"Having a gun and gun ownership is part of how people can feel safer," the former U.S. senator from Pennsylvania and 2012 GOP presidential candidate said during the roundtable discussion on on ABC's "This Week."
"I think we should stick to our guns," he said.
Former Michigan Gov. Jennifer Granholm, a Democrat, disagreed.
"This is not about taking people's guns away," she said. "It's about a narrow set of proposals that will enable use to enforce the existing the gun laws, the ban on assault weapons and a ban on high-capacity magazines."
Granholm cited popular support for the measures, and said the majority of citizens support the proposals.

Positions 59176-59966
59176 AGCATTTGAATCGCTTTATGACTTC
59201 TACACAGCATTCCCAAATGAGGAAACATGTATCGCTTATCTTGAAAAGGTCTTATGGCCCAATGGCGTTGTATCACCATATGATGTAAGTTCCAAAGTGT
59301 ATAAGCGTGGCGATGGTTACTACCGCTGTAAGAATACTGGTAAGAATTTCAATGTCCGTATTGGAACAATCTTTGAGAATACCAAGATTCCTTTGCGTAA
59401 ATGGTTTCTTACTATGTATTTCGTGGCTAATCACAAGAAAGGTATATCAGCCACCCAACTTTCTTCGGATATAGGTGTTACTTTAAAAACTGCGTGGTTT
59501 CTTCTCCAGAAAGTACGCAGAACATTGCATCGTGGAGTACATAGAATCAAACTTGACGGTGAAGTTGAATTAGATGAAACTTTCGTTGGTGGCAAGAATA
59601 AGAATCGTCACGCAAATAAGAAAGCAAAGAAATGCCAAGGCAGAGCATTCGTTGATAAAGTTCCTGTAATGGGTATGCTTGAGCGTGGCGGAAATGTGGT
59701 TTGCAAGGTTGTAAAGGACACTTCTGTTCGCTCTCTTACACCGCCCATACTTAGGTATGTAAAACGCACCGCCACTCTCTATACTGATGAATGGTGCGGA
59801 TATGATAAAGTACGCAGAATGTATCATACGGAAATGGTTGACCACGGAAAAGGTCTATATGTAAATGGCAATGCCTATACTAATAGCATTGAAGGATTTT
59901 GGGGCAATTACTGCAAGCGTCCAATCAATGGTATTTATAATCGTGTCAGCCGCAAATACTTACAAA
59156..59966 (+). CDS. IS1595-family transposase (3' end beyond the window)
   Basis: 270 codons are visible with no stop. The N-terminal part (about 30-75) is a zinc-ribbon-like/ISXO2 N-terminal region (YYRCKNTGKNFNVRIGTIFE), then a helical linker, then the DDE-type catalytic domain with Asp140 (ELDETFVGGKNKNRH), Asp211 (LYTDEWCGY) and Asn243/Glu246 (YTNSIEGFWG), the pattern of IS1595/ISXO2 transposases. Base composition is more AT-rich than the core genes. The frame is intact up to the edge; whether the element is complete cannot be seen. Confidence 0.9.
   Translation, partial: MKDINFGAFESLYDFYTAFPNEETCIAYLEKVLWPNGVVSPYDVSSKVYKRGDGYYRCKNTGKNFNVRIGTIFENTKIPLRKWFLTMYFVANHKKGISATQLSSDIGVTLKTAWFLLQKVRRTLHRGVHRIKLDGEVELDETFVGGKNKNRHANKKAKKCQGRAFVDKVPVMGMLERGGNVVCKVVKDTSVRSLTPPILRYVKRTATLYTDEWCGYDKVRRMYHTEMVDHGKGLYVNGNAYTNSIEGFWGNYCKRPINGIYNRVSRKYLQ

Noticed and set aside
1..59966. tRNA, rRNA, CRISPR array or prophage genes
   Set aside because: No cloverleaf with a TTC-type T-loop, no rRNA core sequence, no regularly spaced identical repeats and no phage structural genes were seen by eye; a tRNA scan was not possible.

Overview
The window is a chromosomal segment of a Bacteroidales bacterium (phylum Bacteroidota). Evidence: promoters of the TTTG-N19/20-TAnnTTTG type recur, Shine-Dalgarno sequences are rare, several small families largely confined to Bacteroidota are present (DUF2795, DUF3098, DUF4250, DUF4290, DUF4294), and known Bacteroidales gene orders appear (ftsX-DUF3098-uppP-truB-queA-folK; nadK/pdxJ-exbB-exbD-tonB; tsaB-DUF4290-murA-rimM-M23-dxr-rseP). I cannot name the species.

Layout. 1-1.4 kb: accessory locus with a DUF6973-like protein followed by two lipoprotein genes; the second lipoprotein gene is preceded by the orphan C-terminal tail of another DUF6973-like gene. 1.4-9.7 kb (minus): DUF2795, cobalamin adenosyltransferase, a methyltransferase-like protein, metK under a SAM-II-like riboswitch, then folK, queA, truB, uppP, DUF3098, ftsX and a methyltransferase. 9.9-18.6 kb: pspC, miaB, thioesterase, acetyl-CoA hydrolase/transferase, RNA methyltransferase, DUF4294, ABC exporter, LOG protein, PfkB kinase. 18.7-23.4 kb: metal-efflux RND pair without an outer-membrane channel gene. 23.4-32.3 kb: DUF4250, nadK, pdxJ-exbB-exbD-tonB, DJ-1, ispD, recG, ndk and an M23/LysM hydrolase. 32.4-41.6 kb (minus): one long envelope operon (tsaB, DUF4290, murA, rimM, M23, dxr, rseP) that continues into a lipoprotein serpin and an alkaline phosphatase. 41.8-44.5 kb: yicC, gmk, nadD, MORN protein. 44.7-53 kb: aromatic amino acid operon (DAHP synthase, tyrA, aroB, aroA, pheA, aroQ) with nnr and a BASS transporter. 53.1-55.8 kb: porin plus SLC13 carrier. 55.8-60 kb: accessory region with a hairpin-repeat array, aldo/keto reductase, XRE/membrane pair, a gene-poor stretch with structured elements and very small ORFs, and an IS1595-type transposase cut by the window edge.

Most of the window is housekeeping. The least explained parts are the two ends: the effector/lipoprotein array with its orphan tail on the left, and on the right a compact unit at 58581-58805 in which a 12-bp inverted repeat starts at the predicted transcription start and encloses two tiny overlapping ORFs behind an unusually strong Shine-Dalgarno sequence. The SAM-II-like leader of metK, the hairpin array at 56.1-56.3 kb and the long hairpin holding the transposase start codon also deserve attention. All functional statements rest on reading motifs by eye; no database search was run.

Matthew Dowd, political strategist, said Obama is pushing the issue because he has been deeply affected by the Newtown, Conn., tragedy in which a young gunman killed 27 people, including his mother, before taking his own life.
He applauded Obama for discussing mental health, as well as having hospitals and professionals ask those at risk if they have guns in their homes.
But Santorum said the measures, if passed, won't decrease violence and mass shootings.
"Fifty years ago, you could go on a catalog and buy a gun. There were no restrictions on gun ownership," he said. "There were no restrictions on anything. And we had a lot less violence in society than we do today."
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